One of South Africa’s best known columnists, Max du Preez, has resigned from Independent News Media (INMSA) the country’s biggest English language newspaper group. This after management agreed with the presidency to apologise for a factual statement by Du Preez that a judge had found President Jacob Zuma to have had a “corrupt relationship” with his former financial adviser. The issue has raised again the whole question of media freedom in South Africa. Terry Bell explains why he supports Du Preez.
In her response to Max de Preez, INMSA group executive editor Karima Brown, shamefully — and not for the first time — played the race card. She also indulged in some decidedly twisted logic to justify the group’s treatment of Du Preez, in the process labelling supporters of his position “malcontents and closet racists”.
This has been a fairly standard response by Brown and her cohorts to criticism as INMSA has summarily sacked, “disciplined” and seen more than 30 senior journalists leave the company. And here I must declare that I have personal experience of the high-handed and bullying tactics of the new management. As many people know, I am one of the journalists dismissed by email without notice, after nearly 18 years as a columnist.
I took the matter to arbitration and the commissioner at the Commission for Conciliation, Mediation and Arbitration gave me what I wanted: a finding that I had been “treated shabbily” with “callous disregard” and that the actions of INMSA could not be “construed to be fair labour practice by any standard”. This I published.
Because it was, arguably wrongly, also ruled that as I was a contractor rather than an employee — a single fact published by INMSA’s Business Report — I would have to go through a lengthy labour court process for any financial compensation. I felt I had neither the time nor the emotional energy to do so. But I continue to give support to fellow journalists — and to other workers — who fall victim to the machinations of their bosses.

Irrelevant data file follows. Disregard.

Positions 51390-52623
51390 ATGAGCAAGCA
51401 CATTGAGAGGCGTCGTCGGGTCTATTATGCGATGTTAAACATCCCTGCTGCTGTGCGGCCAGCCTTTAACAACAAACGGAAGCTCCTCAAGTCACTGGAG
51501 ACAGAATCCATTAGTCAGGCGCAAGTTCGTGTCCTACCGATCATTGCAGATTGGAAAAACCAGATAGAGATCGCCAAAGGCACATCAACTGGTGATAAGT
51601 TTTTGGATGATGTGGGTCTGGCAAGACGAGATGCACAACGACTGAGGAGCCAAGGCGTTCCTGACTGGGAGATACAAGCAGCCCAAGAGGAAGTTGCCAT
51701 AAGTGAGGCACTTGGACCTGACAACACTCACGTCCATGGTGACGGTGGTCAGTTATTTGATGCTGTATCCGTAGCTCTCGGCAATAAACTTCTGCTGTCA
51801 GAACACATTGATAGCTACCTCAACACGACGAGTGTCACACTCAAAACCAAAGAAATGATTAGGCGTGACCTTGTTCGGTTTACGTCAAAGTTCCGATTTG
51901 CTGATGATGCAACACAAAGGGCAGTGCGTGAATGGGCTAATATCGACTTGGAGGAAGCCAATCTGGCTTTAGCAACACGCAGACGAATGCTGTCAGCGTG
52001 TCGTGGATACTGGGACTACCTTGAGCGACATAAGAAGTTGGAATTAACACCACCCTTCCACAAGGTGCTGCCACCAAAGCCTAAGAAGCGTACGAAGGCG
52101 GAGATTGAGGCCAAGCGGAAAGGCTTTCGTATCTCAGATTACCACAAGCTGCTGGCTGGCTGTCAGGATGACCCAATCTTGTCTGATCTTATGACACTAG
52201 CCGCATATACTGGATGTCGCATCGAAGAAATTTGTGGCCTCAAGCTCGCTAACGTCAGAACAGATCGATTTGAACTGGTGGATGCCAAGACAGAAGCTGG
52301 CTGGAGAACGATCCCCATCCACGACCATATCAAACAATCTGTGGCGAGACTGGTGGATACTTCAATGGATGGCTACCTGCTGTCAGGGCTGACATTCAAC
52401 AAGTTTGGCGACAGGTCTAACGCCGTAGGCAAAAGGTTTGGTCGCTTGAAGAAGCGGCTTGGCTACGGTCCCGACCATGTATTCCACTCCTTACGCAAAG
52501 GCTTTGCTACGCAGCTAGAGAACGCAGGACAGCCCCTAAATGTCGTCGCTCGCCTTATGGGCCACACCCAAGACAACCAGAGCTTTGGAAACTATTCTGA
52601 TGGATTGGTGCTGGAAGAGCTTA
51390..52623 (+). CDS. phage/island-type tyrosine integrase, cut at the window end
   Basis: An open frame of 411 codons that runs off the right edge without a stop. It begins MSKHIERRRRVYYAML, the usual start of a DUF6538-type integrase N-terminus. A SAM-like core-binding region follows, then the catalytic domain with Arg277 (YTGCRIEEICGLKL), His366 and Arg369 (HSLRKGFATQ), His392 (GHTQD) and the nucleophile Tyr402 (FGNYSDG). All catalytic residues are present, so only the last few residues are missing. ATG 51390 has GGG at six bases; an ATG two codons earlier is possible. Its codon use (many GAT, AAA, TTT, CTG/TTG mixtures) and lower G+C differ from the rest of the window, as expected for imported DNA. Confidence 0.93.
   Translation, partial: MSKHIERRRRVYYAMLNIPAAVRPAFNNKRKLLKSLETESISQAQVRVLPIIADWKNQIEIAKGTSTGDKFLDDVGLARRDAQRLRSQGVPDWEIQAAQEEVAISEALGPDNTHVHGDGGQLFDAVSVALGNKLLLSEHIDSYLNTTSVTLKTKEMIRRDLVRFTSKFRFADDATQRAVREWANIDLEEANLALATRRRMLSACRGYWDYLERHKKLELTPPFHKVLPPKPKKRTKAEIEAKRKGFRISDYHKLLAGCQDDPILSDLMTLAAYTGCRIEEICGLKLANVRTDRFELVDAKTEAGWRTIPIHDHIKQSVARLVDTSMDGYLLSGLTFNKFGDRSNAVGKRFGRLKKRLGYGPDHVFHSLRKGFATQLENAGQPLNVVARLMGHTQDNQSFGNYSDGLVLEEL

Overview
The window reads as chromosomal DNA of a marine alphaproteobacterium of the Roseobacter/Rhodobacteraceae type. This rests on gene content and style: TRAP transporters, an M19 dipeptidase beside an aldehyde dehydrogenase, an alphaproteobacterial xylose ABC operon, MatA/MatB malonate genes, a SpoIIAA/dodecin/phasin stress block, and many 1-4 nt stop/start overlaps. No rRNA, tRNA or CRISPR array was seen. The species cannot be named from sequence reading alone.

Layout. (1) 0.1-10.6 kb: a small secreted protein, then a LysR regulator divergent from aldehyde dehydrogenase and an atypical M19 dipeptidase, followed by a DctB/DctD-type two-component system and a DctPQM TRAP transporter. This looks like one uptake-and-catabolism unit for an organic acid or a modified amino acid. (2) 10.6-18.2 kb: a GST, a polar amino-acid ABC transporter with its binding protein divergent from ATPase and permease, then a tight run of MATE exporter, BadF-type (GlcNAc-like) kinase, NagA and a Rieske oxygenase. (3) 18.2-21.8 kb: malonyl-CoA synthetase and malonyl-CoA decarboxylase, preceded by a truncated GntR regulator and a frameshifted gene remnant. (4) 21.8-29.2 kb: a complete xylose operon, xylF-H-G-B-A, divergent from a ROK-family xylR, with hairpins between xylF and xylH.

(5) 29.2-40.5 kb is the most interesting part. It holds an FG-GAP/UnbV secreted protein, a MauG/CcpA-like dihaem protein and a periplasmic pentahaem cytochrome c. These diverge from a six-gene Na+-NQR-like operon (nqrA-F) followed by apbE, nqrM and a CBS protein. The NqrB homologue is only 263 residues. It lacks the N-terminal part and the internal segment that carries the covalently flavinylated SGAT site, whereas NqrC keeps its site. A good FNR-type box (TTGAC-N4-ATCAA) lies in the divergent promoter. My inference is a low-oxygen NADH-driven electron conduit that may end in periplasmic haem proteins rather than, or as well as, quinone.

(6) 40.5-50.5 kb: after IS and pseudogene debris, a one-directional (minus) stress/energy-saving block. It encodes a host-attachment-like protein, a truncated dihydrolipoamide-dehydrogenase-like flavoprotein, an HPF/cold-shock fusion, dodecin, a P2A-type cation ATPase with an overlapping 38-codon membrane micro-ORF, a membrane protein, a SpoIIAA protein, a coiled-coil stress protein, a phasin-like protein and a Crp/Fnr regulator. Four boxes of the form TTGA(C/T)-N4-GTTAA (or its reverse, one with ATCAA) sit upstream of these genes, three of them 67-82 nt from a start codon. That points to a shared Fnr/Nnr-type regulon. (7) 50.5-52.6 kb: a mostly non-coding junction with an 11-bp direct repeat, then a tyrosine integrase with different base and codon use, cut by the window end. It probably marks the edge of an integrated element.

So when Max du Preez resigned as an INMSA columnist I gave him immediate support. Not because I have an axe to grind, but because, journalistically and ethically, Max du Preez was in the right. He quit after the newspapers in which his column appeared published an apology claiming that he had been factually incorrect in stating that “a judge” had found that a corrupt relationship existed between President Jacob Zuma and his former financial adviser, Shabir Shaik. Shaik was sentenced to 15 years’ jail.
So the simple, single question is: did a judge in a properly constituted court of law, make such an statement? The answer is, unequivocally, yes. The precise words were not uttered at the initial trial of Shaik, but by the presiding judge in the Supreme Court of Appeal (SCA) that upheld Shaik’s conviction. All that matters is that the statement was made by a judge in the context of a court of law.
Brown now claims Du Preez meant the initial trial judge and not the SCA judge who delivered the unanimous finding of the five appeal court judges. Apart from this being totally irrelevant, he neither said, nor apparently meant, any such thing. He could not, therefore, be said to be “not 100 percent accurate” or to claim “the right to his own facts”. This is mind boggling effrontery on the part of Karima Brown.
Especially since Brown admits the apology followed Zuma’s spokesperson, Mac Maharaj, pointing out the supposed “factual error” to the management. She then lashes out at “malcontents” who “resent the acquisition of a significant media asset…by black owners”. The fact that many of these “malcontents” are not melanin deprived, seems to have escaped her notice. Or perhaps we are about to have a “coconut” label included in future rants?
The issue here has nothing to do with “race”. And to claim, as the new management at INMSA has, that criticism did not exist when the previous Irish owners were in charge, is a deliberate falsehood. However, the Irish, under Tony O’Reilly, never interfered with editorial content. They were too busy asset stripping and siphoning off profits to cover their losses in Europe, something many of us complained about.
For me, one of the saddest aspects of this thieving overseas cabal was the destruction of the country’s oldest newspaper clippings library. The librarians were retrenched and the clippings dumped in what I referred to as an act of “gross vandalism”.
So when Iqbal Surve emerged on the scene, there was considerable relief among most journalists associated with INMSA. And one of the first casualties of the takeover, Cape Times editor Alide Dasnois, was to the forefront of a campaign to have media workers given a direct say in the proposed new regime and for INMSA to lead the way with the adoption of a media charter.
I supported the idea of workers having a say and of a charter spelling out independence and freedom of expression. I, and others, raised these questions with Surve before the purchase went through. I also told him, in August 2013, that most journalists expected the ownership structure to be made clear. He promised me, before witnesses, that all these issues would be dealt with “within two weeks”. I am still waiting.
There are now a number of INMSA cases before the labour court and the CCMA. It also appears that morale in the company is at an all-time low. At the very least, this reveals a level of insensitivity and disregard for worker rights by executives prepared to toy with facts, distort freedom of expression and to play the race card. These are indeed sad times for South Africa’s largest English language newspaper group.